The creation of a favourable economic climate for industrial development has been a major achievement of the Government since 1987. We have arrived at a situation in this country where we have a stable currency, low inflation and a positive balance of trade.
A further economic priority for this Government has been to provide the best possible institutional structures to assist industry to increase production, sales and, very importantly, employment. If any lesson can be drawn from recent history, it is that the State cannot do everything, but what it does, it must do well. The best guarantee of such efficiency is to create institutions that precisely fill the needs of the day.
The decision to merge Córas Tráchtála and the Irish Goods Council was announced by the Minister for Industry and Commerce in his preface to the Review of Industrial Performance published in December 1990. Institutional arrangements for industrial policy must be determined by the requirements of the economy and of industry. This merger is a response to the changing trading environment in which small and medium sized industry now finds itself. The Single Market calls totally into question the distinction we have traditionally made between the Irish market and the markets outside. Between home sales and export sales, between being an exporter and not being an exporter, the Single Market places every firm in the same boat — a boat in which the prerequisite for survival is the ability to be internationally competitive.
Up to now, we could operate a two-tier system. The home market was one thing, export markets quite something else. What you needed to succeed on the home market was not necessarily the same as you needed abroad and for many companies who would never graduate to exporting, the need to be internationally competitive did not arise.
Accordingly, we had two agencies — one agency serving firms that were developing in the home market — the Irish Goods Council — and one agency serving firms that were developing in export markets — Córas Tráchtála. There is considerable support for functional rationalisation on the part of the "clients" of the agencies. Indeed, the agencies themselves — both their boards of management and staff — have acknowledged the inherent sense of what is now proposed. They have fully supported and co-operated with myself and my Department in the merger process.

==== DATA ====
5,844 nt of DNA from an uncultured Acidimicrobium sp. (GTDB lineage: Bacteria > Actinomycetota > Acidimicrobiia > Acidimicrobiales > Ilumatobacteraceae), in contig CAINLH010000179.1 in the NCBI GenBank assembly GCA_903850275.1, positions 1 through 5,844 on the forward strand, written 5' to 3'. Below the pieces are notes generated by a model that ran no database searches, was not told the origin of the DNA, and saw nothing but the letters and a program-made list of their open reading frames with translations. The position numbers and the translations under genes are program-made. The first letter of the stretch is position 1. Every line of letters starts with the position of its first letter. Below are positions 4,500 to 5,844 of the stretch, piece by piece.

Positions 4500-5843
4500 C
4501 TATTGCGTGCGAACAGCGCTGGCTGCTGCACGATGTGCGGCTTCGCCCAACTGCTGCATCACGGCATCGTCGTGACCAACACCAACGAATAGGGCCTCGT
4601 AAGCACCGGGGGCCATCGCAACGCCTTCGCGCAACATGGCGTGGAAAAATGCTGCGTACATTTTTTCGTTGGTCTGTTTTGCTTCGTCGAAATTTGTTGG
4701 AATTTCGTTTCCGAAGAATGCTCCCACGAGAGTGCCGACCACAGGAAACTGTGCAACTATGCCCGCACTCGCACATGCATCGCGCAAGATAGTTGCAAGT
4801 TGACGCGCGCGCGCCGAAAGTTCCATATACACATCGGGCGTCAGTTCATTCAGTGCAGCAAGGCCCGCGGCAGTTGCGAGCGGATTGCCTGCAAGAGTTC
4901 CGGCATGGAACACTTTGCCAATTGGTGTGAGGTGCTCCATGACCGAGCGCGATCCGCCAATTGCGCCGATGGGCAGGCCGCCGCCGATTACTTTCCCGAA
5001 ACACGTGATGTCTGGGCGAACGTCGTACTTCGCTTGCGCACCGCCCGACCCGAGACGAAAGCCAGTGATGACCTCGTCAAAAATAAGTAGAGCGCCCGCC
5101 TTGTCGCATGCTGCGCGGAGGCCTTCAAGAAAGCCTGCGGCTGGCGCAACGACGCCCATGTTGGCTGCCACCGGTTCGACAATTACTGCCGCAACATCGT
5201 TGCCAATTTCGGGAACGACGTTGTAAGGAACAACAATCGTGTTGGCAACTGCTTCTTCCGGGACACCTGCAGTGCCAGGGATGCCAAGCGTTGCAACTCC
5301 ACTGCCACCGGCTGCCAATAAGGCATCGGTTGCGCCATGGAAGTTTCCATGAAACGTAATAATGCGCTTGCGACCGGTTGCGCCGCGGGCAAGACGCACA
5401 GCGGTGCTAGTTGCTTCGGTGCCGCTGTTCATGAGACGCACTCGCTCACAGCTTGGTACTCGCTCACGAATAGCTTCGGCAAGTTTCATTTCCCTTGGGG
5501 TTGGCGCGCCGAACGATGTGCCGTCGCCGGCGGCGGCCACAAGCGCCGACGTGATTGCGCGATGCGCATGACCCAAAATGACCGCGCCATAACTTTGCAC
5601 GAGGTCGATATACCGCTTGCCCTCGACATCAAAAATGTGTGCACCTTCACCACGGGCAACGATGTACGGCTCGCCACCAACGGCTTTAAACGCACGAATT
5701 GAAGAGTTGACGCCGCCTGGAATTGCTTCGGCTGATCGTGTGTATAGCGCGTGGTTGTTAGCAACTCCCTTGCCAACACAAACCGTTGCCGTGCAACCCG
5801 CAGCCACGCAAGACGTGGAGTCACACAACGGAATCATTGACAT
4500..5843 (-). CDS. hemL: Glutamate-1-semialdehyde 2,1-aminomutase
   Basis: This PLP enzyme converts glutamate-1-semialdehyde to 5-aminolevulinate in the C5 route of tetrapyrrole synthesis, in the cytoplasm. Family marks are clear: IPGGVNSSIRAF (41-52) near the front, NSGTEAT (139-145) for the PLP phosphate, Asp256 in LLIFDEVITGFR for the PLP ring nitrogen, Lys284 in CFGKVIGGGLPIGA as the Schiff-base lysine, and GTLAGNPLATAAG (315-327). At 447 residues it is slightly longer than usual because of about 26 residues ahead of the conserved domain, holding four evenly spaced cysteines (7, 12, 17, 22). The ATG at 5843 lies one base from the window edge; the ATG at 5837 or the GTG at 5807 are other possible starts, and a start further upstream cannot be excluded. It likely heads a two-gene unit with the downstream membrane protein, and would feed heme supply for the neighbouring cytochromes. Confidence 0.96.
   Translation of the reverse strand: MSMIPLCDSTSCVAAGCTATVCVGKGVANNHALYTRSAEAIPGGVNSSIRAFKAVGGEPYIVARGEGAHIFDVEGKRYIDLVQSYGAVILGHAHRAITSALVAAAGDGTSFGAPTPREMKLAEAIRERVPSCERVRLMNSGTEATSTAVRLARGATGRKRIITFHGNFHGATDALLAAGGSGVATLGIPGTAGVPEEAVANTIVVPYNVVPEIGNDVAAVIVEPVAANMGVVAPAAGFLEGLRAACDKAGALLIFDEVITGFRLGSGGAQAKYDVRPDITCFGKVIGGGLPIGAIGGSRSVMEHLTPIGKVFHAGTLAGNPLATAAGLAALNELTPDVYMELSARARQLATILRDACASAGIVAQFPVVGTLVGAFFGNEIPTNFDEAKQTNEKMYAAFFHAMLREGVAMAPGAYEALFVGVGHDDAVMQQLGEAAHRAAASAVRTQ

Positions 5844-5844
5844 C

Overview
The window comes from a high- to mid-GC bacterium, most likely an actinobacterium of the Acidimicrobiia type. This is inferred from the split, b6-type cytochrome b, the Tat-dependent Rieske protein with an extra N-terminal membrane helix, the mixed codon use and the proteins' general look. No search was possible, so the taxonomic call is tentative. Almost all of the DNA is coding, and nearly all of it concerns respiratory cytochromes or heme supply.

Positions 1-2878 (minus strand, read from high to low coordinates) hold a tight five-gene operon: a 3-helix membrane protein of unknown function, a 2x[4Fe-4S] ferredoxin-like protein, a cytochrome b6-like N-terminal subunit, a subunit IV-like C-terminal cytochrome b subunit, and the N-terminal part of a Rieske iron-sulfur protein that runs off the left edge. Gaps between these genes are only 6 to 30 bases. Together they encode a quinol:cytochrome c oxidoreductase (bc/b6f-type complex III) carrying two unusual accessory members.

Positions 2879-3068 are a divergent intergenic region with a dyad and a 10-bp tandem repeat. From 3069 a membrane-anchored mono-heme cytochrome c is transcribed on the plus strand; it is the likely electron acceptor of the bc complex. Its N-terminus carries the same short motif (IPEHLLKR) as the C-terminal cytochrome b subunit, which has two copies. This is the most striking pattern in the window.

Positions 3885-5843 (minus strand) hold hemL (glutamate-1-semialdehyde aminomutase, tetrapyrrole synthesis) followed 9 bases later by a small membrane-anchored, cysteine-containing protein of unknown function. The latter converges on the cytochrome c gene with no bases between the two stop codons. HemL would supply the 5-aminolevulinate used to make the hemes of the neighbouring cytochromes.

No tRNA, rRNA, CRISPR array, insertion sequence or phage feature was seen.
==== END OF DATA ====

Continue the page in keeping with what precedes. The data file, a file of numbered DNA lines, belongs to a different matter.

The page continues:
Before going into some detail on what the Bill contains I want to set out some of the benefits which will derive from the merger. First, companies which graduate to exporting will no longer have to start an entirely new relationship with another agency: until now their early development was with the Irish Goods Council, and then when they moved to exporting they had to start all over again with Córas Tráchtála. Those Senators who have experience in business will know that the success of company development through agencies depends to a very important extent on the nature of the relationship that is built up on both sides, and that building this relationship is a time consuming process and one that involves personal commitment in both company and agency. To ask growing companies, whose resources are always stretched, to develop two relationships, where one could serve the need, is placing an unnecessary burden on companies, and one which it is now time to remove.
The second main reason we need one agency is that we want more companies to make the transition to exporting, and we want them to make it sooner. Because of the small size of our home market, Irish companies must move to exporting much earlier than companies of the same size would in, say, Britain or France. Companies there have a large familiar home market that they grow quite large in, but if Irish companies are to grow significantly, they must move outside this market at an early stage. By that I do not necessarily mean that they should export straightaway. What I mean is that their strategic focus should from the start be on a wider market than Ireland.
We do not want companies to grow with their sights fixed only on the Irish market, companies who start thinking about the outside world only when they need to look outside for growth. That approach means that their initial strategies will be moulded exclusively in terms of the Irish market. This increases the likelihood that they will approach exporting on the basis of trying to sell outside the country what they have done well with here. That is not the way. We want companies to be thinking about being internationally competitive from the very start. If they do so, then what they do in the Irish market will be a suitable basis on which to expand abroad when the time comes. There will not be any need to develop a new philosophy, a new approach.
The mechanism being proposed to effect the merger is as follows. Section 5 provides that the name of Córas Tráchtála will be changed to An Bord Tráchtála — The Irish Trade Board. Section 22 proposes that the new board will come into operation on 1 September 1991.